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A guest feature by Littlestone.
William Stukeley’s 1758 plan of Caesaromagus (present day Chelmsford) in the Bodleian Library, Oxford
After twelve years in Lancashire, eight in Wiltshire and thirteen in Japan, I finally ended up in the old English market town of Chelmsford (Essex, south-east England). That was thirty two years ago next month. Chelmsford is some forty miles from London and so was well within commuting distance of my new job in the capital. Houses in the town were affordable, schools for the kids looked good and that, basically, was all I knew about the place – other than the welcome signs as you entered the town which proudly (though somewhat inaccurately) claimed Chelmsford as ‘The Birthplace of Radio’ (the Marconi connection). All, that is, until I heard of an archaeological excavation undertaken by the British Museum back in the early 80s. The excavation was of an Anglo-Saxon cemetery at Springfield Lyons on a derelict piece of land just down the road from where I then lived. Sadly, after the BM’s excavation, the site was again abandoned and is now rapidly disappearing under a new business park.
The derelict site of the Anglo-Saxon cemetery at Springfield Lyons, Chelmsford before being developed into a business park
Little by little though I learnt that Chelmsford had a bit more of a history to it than just an Anglo-Saxon cemetery. The area had been occupied from Neolithic times and once boasted an impressive prehistoric cursus (the Springfield, or Chelmer, Cursus ) with a wooden circle at one end (now both sadly buried under a supermarket and modern housing development).
But here’s the interesting bit; two thousand years ago Chelmsford was (and still is) situated midway between Colchester and London – both important Roman towns. Perhaps that’s why it somehow earned the distinguished Roman place-name of Caesaromagus (Caesar’s Marketplace). Why it should have been called Caesaromagus is something of a mystery as it was, “…a great honour for a town to have the imperial prefix incorporated in its name, and no other town in Britain was so honoured…”* Although Caesaromagus is mentioned on a 3rd century Roman map (the Antonine Itinerary) its exact location puzzled scholars for centuries. It wasn’t until 1758 when William Stukeley (of Avebury and Stonehenge fame) correctly identified Chelmsford as the Roman town of Caesaromagus. Stukeley even drew a plan (top) of what he thought the town looked like; although the plan is purely fictions and Stukeley has incorrectly placed it on the north side of Chelmsford’s River Can and not on the south side where excavations show it was actually sited.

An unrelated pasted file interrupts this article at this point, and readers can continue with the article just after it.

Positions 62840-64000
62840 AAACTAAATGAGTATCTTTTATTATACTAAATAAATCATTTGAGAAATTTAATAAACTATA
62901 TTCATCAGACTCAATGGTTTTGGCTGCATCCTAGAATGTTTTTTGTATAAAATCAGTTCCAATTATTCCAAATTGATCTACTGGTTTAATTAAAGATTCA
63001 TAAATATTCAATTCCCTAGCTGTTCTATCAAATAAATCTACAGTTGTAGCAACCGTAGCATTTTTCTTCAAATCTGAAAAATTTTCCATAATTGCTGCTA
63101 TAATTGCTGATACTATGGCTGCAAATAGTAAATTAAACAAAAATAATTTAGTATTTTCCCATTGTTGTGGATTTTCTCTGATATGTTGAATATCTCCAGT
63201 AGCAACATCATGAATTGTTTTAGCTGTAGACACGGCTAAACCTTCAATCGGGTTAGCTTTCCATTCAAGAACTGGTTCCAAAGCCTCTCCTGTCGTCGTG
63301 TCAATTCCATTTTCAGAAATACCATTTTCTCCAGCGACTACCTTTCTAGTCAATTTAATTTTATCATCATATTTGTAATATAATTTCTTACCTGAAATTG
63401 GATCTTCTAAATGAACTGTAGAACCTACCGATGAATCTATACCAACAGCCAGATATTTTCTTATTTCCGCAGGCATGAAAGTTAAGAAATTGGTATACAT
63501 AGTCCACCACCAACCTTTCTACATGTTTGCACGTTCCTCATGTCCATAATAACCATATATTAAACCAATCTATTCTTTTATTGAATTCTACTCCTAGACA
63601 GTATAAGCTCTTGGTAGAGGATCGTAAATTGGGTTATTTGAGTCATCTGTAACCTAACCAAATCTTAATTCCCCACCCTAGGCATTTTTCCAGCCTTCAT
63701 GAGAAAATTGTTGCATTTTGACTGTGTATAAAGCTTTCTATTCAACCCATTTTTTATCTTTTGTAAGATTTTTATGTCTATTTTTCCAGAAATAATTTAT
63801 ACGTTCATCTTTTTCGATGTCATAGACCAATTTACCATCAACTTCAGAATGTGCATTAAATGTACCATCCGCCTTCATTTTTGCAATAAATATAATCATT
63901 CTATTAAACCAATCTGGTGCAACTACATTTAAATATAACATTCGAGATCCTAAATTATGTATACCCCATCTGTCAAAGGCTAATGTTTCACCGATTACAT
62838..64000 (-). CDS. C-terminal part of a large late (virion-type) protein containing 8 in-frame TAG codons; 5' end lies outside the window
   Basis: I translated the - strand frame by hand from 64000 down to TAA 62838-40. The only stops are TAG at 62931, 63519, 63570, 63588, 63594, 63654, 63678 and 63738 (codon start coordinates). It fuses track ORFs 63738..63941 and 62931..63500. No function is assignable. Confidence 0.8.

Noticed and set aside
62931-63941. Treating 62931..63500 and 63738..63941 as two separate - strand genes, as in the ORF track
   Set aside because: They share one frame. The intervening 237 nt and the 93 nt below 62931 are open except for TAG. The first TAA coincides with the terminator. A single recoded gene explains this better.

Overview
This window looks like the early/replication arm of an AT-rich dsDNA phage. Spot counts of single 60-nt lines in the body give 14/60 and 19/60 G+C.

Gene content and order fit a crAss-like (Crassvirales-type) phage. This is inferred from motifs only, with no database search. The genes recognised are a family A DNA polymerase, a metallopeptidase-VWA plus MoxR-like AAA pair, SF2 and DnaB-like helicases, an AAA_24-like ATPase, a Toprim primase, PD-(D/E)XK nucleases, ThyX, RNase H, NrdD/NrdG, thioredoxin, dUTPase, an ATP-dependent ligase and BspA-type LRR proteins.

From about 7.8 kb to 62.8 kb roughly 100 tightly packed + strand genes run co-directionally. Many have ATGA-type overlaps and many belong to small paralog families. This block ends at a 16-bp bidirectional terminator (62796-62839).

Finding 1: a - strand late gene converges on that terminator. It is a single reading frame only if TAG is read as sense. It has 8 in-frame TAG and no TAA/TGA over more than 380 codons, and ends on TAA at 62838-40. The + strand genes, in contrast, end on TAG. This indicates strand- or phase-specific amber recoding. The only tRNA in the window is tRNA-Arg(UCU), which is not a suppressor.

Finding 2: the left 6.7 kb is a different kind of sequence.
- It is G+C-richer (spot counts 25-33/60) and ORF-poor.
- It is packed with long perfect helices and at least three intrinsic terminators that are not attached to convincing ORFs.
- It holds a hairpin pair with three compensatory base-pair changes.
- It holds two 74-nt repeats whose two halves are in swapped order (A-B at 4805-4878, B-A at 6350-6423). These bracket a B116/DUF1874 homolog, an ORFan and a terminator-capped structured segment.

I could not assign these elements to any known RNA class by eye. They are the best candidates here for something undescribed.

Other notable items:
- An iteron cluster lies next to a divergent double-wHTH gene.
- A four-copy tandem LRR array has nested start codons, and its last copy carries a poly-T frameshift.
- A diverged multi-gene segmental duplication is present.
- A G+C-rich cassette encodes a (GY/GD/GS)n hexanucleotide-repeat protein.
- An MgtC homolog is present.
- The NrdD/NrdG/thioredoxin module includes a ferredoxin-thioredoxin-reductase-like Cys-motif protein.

Artist’s impression of Caesaromagus’ 4th century octagonal Romano-Celtic temple Chelmsford Archaeological Trust
Sometime around 325ce however an impressive, octagonal stone temple (above) was constructed in Caesaromagus for the worship of a Romano-Celtic deity (or deities). The temple stood on what is now the Baddow Road roundabout, close to where the Roman town was then situated. Similar temples, of the same date and plan, have been found in London and on the continent; perhaps the most famous of which is Charlemagne’s Palatine Chapel at Aachen in Germany. The Aachen Cathedral, which now envelopes the octagonal Palatine Chapel, is the oldest cathedral in northern Europe. Constructed by Charlemagne around 796 it has seen the coronations of thirty German kings and twelve queens.
What is interesting, and what has recently been reported by Christopher Howse in the Daily Telegraph, is that Caesaromagus’ octagonal stone temple, “…was behind the design of the third most influential ecclesiastical structure in the history of the Latin Church, after St Peter’s Rome and the church of the Holy Sepulchre in Jerusalem. In third place came Charlemagne’s palace church at Aachen. The Roman tradition that it was built in is represented by a temple from AD 325 unearthed in Chelmsford in 1970.” Howse goes on to say, “As an exemplar of the Roman tradition embraced by Charlemagne, Chelmsford is invoked by Professor Eric Fernie, the former director of the Courtauld, in his splendid new volume Romanesque Architecture, an addition to the Pelican History of Art published by Yale.”
So, from what I thought was little more than a convenient place to commute from, Chelmsford turned out to be a place of unassuming mystery, not to mention one with a long and intricate history. A timeline that begins in the Neolithic with a cursus and wooden circle, through the Roman period giving rise to a well-organised little town boasting an octagonal temple of impressive stone construction. Then on through the medieval to the more recent past and the ‘Birthplace of Radio’. And, lest it be forgotten, Chelmsford was the first place anywhere in the world to employ electric street lighting 🙂 Oh, and I almost forgot, it was from Chelmsford that the Quaker, William Penn, left England in 1682 to establish the Province of Pennsylvania in North America, and it was from Penn’s endeavours that the city of Philadelphia was later planned and developed.
No small accomplishment for a little marketplace on the fringes of the once great Roman Empire. That’s not quite the end of the story though. I mentioned at the beginning of this feature that I’d lived for thirteen years in Japan. A lot of my spare time was spent visiting Buddhist temples and Shinto shrines. Japan boasts what is probably the oldest wooden building in the world – the Hōryū-ji (法隆寺) temple built in 607ce in Nara Prefecture, western Japan. Within the Hōryū-ji compound there’s a small wooden hall known as the Yumedono (Hall of Dreams). The Yumedono was built in 739ce to assuage the spirit of Prince Shōtoku (the prince was an Alfred the Great sort of figure who promoted Buddhism in Japan). The Yumedono stands on the site of a slightly earlier building commissioned by Prince Shōtoku himself. There is also, still in existence, a similar but slightly later building at the Eizanji-temple not far from the Yumedono in Nara Prefecture.